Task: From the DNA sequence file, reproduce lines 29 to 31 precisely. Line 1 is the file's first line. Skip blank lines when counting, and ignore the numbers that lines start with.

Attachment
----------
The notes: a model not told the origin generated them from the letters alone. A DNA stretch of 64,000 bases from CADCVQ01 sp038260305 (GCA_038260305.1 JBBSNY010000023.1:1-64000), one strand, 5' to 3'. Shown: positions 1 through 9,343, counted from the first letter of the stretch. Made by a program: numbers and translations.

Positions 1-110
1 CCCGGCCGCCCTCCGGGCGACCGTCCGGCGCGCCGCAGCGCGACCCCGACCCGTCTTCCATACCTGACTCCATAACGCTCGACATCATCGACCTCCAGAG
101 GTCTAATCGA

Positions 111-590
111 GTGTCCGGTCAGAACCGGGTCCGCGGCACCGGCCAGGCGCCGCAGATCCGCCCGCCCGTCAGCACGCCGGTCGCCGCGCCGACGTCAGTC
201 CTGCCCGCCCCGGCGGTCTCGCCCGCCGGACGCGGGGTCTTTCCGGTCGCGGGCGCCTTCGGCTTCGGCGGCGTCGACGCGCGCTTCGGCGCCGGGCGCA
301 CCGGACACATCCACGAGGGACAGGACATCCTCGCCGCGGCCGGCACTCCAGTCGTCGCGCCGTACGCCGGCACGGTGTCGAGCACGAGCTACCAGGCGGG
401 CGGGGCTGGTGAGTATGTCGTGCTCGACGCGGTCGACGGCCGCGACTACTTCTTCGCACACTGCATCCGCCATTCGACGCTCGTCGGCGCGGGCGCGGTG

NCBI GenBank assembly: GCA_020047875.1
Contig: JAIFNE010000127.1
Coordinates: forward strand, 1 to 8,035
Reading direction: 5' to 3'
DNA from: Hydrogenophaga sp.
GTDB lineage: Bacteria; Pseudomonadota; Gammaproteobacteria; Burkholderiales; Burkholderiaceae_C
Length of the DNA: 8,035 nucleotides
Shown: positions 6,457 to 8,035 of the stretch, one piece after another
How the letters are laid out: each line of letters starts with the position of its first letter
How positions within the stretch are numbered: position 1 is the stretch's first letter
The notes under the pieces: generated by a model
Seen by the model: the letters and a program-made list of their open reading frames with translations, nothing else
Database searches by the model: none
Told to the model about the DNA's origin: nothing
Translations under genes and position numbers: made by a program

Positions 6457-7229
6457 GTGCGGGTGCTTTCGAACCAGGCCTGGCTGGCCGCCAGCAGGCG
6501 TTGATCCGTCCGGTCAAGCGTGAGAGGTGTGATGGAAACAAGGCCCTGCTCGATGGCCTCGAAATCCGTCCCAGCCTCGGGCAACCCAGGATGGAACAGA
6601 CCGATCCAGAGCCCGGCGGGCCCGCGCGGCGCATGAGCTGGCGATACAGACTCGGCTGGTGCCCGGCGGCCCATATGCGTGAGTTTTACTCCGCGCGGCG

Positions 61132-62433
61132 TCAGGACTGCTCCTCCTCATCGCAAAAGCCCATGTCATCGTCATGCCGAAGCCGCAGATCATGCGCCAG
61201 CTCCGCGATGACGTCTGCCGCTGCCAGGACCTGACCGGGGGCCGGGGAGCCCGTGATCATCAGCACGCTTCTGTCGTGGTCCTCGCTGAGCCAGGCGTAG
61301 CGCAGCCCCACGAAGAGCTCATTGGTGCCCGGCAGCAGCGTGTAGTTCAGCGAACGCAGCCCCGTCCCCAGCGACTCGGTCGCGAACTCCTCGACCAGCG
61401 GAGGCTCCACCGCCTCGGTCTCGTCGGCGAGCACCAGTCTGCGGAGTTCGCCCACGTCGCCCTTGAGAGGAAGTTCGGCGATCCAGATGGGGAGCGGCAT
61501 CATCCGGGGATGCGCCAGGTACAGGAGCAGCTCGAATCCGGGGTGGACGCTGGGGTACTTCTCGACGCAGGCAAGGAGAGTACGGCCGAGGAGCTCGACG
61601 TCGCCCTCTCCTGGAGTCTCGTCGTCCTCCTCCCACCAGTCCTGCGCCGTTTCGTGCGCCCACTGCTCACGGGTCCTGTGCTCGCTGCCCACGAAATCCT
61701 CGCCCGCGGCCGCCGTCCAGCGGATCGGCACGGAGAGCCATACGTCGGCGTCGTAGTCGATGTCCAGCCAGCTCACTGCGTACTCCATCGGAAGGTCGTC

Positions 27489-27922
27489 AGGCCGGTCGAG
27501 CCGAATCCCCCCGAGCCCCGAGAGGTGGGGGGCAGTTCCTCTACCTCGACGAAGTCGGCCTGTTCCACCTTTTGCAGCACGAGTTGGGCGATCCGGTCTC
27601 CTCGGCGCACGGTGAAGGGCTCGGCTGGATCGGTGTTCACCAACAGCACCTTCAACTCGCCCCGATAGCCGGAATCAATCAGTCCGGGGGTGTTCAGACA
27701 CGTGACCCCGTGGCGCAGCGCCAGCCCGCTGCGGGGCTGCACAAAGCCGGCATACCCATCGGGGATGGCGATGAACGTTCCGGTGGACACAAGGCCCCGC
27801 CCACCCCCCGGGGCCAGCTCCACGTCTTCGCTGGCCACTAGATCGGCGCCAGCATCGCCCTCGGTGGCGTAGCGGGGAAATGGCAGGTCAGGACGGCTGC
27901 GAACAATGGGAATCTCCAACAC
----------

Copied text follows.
Positions 61132-62433
61132 TCAGGACTGCTCCTCCTCATCGCAAAAGCCCATGTCATCGTCATGCCGAAGCCGCAGATCATGCGCCAG
61201 CTCCGCGATGACGTCTGCCGCTGCCAGGACCTGACCGGGGGCCGGGGAGCCCGTGATCATCAGCACGCTTCTGTCGTGGTCCTCGCTGAGCCAGGCGTAG